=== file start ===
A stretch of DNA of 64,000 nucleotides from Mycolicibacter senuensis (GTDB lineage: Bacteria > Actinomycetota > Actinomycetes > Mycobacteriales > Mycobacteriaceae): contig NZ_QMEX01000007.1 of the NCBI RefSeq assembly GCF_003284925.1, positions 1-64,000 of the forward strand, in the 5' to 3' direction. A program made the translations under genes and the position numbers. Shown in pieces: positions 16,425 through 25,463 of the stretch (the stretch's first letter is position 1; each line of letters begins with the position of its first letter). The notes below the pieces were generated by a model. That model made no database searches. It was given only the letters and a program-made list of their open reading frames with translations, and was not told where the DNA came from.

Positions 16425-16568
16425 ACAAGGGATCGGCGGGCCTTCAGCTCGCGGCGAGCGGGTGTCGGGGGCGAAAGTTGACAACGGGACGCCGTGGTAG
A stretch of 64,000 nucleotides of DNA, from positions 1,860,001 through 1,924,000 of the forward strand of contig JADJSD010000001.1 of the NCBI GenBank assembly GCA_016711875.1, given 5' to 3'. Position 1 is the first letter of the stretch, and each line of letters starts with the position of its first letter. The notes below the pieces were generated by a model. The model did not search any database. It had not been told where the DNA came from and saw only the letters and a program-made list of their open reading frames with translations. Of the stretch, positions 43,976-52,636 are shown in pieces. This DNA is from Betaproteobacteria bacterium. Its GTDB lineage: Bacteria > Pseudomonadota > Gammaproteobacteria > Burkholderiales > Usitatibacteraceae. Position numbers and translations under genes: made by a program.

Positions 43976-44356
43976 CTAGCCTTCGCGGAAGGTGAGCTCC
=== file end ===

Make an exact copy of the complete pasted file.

A stretch of DNA of 64,000 nucleotides from Mycolicibacter senuensis (GTDB lineage: Bacteria > Actinomycetota > Actinomycetes > Mycobacteriales > Mycobacteriaceae): contig NZ_QMEX01000007.1 of the NCBI RefSeq assembly GCF_003284925.1, positions 1-64,000 of the forward strand, in the 5' to 3' direction. A program made the translations under genes and the position numbers. Shown in pieces: positions 16,425 through 25,463 of the stretch (the stretch's first letter is position 1; each line of letters begins with the position of its first letter). The notes below the pieces were generated by a model. That model made no database searches. It was given only the letters and a program-made list of their open reading frames with translations, and was not told where the DNA came from.

Positions 16425-16568
16425 ACAAGGGATCGGCGGGCCTTCAGCTCGCGGCGAGCGGGTGTCGGGGGCGAAAGTTGACAACGGGACGCCGTGGTAG
A stretch of 64,000 nucleotides of DNA, from positions 1,860,001 through 1,924,000 of the forward strand of contig JADJSD010000001.1 of the NCBI GenBank assembly GCA_016711875.1, given 5' to 3'. Position 1 is the first letter of the stretch, and each line of letters starts with the position of its first letter. The notes below the pieces were generated by a model. The model did not search any database. It had not been told where the DNA came from and saw only the letters and a program-made list of their open reading frames with translations. Of the stretch, positions 43,976-52,636 are shown in pieces. This DNA is from Betaproteobacteria bacterium. Its GTDB lineage: Bacteria > Pseudomonadota > Gammaproteobacteria > Burkholderiales > Usitatibacteraceae. Position numbers and translations under genes: made by a program.

Positions 43976-44356
43976 CTAGCCTTCGCGGAAGGTGAGCTCC